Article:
The Steinhoff saga: Markus Jooste’s weak mea culpa

7 Dec 2017

Ujuh Reporter

Disgraced Steinhoff International Holdings CEO,  Markus Jooste, is said to have written a letter to the company’s employees after he was forced to resign following allegations of accounting fraud and mainly inflating revenue. The scandal has caused immeasurable with Steinhoff’s share price collapsing from levels above R40.oo per share to around R12.oo. More than R100 billion in shareholder value has been destroyed.

In the letter to employees, Jooste tries to exonerate the rest of the executive committee made of COO Danie van der Merwe , CFO Ben la Grange, executive Group Treasury and Financing Stehan Grobler and Corporate Services executive Mariza Nel. He claims that claiming that they were not part of the shenanigans he is accused of. This appears like a weak attempt to take the fall and suggest that the rot doesn’t run deep as it seems.

It nevertheless seems disingenuous to suggest that Jooste could be held solely responsible for what sound like an extensive accounting fraud of  inflating revenue. 

Here follows the letter:

Hi there,

Firstly I would like to apologise for all the bad publicity I caused the Steinhoff company the last couple of months.

Now I have caused the company further damage by not being able to finalise the year-end audited numbers and I made some big mistakes and have now caused financial loss to many innocent people.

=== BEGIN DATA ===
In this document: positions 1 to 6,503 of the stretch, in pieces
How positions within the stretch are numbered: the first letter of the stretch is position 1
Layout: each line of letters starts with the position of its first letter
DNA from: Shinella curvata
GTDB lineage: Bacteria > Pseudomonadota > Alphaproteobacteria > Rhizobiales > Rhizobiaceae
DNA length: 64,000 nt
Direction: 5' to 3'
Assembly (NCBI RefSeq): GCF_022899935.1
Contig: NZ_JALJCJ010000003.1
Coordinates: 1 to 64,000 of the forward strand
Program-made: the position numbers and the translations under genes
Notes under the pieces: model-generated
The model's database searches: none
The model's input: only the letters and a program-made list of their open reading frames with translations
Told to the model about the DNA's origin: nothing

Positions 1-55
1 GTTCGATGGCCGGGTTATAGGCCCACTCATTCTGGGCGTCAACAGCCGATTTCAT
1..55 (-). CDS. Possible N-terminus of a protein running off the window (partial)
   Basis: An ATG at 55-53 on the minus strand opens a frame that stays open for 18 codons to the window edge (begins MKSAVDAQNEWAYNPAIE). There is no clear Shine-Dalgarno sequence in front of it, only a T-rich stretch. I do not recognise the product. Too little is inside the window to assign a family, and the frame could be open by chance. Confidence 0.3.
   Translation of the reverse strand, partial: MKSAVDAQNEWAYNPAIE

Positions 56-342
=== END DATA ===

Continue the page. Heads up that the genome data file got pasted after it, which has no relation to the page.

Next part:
It is time for me to move on and take the consequences of my behavior like a man.

Sorry that I have disappointed all of you and I never meant to cause any of you any harm.

Please continue to live the Steinhoff dream and I must make it very clear none of Danie [van der Merwe – COO], Ben [la Grange – CFO], Stehan [Grobler – executive Group Treasury and Financing] and Mariza [Nel] – Corporate Services, IT & HR] had anything to do with any of my mistakes.

I enjoyed working with you and wish you all the best for the future.

Best regards

2 Responses

  1. Pingback: Steinhoff’s board behaved badly. Why it needs to be held to account | GoSouth

  2. Pingback: Why Steinhoff's board needs to be held accountable - Accounting Weekly

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